Yerba Mate vs. Green Tea : Which Drink Is Better?
Every year in South America, hundreds of thousands of tons of yerba mate are produced. In Argentina, for example, 172,000 tons are produced each year, while 80,000-120,000 tons come from Brazil and 60,000 come from Paraguay.
Yerba mate has grown in popularity over the last several years, but there's still a lot of confusion about it. Many people have questions like "What is mate tea?" and "How does tea compare to yerba mate?"
If you're on the fence about trying yerba mate, keep reading. Explained below is everything you need to know about the differences between yerba mate vs. green tea.
What Is Yerba Mate?
Yerba mate is an herb native to South America. It's one of the few plants found in the world that naturally produces caffeine (cacao, kola, guarana, tea, and coffee are the others). Green tea, on the other hand, comes from several countries in Asia, including Japan, Taiwan, China, Vietnam, and India.
The yerba mate herb is used to make the yerba mate drink. This is the national drink of Argentina, Uraguay, Paraguay, and Southern Brazil. In these countries, it's consumed six times as often as coffee.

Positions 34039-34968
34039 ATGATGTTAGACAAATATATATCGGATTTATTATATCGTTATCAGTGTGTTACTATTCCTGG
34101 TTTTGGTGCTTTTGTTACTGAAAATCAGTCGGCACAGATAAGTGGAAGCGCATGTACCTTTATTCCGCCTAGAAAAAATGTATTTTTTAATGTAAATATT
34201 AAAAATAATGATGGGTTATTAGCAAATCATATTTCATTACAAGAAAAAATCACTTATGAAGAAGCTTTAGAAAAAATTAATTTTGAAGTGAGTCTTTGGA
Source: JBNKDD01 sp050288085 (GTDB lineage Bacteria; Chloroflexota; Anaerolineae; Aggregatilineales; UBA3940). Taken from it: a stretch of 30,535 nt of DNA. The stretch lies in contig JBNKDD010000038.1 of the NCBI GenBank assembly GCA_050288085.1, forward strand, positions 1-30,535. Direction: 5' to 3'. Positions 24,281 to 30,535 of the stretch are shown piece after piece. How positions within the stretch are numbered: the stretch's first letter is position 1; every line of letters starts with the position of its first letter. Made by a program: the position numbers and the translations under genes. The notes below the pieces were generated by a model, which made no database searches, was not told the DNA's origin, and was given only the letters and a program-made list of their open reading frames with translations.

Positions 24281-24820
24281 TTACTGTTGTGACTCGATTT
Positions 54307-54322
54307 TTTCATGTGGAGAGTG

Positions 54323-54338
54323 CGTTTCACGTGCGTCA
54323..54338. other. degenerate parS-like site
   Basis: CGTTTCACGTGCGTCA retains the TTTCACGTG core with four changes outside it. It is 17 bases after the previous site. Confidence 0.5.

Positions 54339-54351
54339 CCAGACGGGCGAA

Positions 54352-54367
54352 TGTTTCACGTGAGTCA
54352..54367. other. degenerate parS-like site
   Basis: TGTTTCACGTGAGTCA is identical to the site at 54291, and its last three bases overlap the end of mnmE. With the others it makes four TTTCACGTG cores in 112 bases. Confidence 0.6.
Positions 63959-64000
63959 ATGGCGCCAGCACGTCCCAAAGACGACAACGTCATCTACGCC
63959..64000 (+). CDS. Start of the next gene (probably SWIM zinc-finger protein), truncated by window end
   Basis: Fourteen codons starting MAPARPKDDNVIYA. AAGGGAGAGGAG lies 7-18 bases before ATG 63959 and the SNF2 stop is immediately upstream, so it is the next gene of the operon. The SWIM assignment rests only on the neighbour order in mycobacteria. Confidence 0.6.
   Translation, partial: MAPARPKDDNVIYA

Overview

Yerba mate is prepared as an infusion, similar to tea. However, it does not actually contain any tea leaves. A lot of people drink yerba mate in the same way they would green tea (or any other type of tea), but it's important to note that it's a totally different beverage.
The flavor of green tea is often light, delicate, and slightly astringent. Essentially all varieties of green tea have the same basic flavor profile.
Yerba mate, on the other hand, can range quite a bit in flavor depending on the type you drink and how the herb is prepared. It may have more of an herbaceous flavor or it could be on the sweeter side.
Powdered yerba mate tends to be more bitter. Loose-leaf varieties, in contrast, are lighter in flavor and don't contain much bitterness. Yerba mate is the least bitter when it's roasted. This gives it a richer, fragrant, and more earthy flavor.
These two beverages differ in terms of preparation, too. Although they both require the same water temperature (between 160 and 180 degrees Fahrenheit), the steeping time is different.
Green tea needs to steep for about one or two minutes for the first infusion. Yerba mate, on the other hand, requires about five minutes of steeping time.
You can re-steep yerba mate more often than green tea as well. Green tea loses its flavor after being re-steeped two or three times. Yerba mate can be re-steeped up to 10 times before losing flavor.
The drinks can be served differently after their preparation, too.
All you need to prepare and serve green tea is a quality teapot. It's also possible to brew yerba mate using a teapot with a strainer, and some people also enjoy preparing it using a French press. It's very versatile and flexible (which is one of the reasons why so many people prefer it). For the traditional preparation, though, you'll use a gourd and bombilla, which is a special type of straw that also acts as a strainer.
The Health Benefits